Venturing beyond local borders to elevate Montréal’s circularity

Montréal, the second most populous city in Canada and Québec’s largest city, is a bustling centre of economic activity, infrastructure development and technological innovation. It is also striving to become a circular economy frontrunner. The local government has set ambitious targets, aiming to become zero waste by 2030, carbon neutral by 2050 and 17% circular by 2050. What’s more, the city’s circular economy roadmap was adopted in May 2024.

Despite this, Montréal's economy still consumes an unsustainable amount of resources—extracted worldwide—which is leading to high levels of greenhouse gas (GHG) emissions and waste.

The Circularity Gap Report Montréal offers a comprehensive set of baseline circularity indicators. These metrics can empower local stakeholders to assess, track, and enhance circularity within the city and beyond, paving the way for a more resilient and low-carbon economy.

Montréal’s residents use fewer materials than the average Canadian

Montréal economy consumes 27 tonnes of materials per person per year. This is lower than Québec’s material footprint of 32 tonnes per capita and the Canadian average of 36 tonnes per capita. However, this is still more than double the world average of 12 tonnes per capita and more than triple the sustainable global target of 8 tonnes per capita.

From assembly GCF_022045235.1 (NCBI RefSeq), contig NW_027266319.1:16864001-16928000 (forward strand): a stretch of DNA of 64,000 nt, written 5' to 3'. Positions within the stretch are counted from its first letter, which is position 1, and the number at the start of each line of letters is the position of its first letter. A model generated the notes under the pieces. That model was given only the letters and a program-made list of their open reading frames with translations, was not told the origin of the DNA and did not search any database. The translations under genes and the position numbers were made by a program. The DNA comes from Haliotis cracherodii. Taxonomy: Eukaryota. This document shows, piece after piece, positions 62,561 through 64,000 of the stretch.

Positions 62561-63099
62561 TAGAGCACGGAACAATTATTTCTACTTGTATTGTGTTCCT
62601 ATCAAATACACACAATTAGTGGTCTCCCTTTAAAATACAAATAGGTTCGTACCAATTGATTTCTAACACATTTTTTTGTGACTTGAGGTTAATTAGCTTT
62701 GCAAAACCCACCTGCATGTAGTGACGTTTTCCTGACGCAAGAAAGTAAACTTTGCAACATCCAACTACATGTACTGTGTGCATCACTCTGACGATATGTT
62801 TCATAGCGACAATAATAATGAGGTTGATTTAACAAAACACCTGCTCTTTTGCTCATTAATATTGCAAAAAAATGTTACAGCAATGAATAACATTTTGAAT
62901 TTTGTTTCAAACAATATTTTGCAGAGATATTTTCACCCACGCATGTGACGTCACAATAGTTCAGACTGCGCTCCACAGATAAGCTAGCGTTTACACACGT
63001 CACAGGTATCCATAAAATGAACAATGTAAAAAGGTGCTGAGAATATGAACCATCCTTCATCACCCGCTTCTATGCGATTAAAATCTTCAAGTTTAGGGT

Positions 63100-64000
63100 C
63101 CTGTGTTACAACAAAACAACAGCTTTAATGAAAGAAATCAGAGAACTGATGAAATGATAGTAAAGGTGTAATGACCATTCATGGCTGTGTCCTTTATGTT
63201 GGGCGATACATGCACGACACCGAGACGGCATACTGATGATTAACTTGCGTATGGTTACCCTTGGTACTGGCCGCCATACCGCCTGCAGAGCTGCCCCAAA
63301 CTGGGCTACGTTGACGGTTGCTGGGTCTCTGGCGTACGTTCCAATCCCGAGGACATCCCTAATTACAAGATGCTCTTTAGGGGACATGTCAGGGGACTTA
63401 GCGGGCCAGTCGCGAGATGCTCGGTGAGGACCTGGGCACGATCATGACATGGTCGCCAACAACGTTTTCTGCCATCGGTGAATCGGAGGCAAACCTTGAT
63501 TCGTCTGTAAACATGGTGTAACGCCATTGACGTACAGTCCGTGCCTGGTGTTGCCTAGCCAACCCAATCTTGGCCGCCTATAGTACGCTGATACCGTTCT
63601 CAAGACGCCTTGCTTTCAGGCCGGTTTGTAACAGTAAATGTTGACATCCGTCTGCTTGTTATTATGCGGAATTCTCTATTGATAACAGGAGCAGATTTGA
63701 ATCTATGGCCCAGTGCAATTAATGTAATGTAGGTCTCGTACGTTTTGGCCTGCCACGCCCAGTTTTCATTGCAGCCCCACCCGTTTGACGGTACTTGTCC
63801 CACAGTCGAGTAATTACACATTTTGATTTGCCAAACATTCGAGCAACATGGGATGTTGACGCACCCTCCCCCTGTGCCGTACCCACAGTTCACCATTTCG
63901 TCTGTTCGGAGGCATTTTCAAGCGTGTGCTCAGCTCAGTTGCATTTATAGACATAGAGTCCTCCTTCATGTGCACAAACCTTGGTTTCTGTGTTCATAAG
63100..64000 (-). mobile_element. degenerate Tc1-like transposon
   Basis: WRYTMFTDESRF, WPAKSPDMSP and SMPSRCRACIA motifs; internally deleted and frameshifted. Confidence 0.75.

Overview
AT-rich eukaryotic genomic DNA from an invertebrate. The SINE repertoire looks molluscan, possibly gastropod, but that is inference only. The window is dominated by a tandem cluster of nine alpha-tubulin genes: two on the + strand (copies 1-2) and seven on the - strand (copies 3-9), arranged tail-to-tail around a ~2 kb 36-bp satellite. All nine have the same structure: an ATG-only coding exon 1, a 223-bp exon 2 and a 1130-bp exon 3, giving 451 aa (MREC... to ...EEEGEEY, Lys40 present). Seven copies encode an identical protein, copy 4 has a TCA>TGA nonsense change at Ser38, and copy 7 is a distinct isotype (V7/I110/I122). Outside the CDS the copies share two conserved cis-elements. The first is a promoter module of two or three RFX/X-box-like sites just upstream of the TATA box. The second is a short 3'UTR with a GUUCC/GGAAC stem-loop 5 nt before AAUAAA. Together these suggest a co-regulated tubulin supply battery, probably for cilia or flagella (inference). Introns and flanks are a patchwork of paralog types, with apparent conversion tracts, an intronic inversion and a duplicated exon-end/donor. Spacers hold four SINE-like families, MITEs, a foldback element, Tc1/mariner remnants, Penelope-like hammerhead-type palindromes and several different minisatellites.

The city’s carbon footprint is 13 tonnes per capita

While lower than the national average—at 19 tonnes per capita—Montréal’s carbon footprint exceeds the estimated sustainable level of 2.3 tonnes per person per year.
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Montréal’s material flows
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Montreal's circular indicators set

97% of raw materials consumed by Montréal come from virgin sources. Of all the materials consumed by Montréal’s economy, 3% come from secondary (recycled) sources. This is low, especially compared to the global average of 7.2%. However, circularity is more than just recycling—and many different indicators measure how Montréal uses materials.

For example, 27% of the city’s material use come from renewable sources, while only a 10% share is represented by fossil fuels, which are inherently non-renewable.
This figure shows the circular and linear material inputs, as well as
stock build-up, that make up Montréal’s Circularity Indicator Set.

Local consumption leaves a global footprint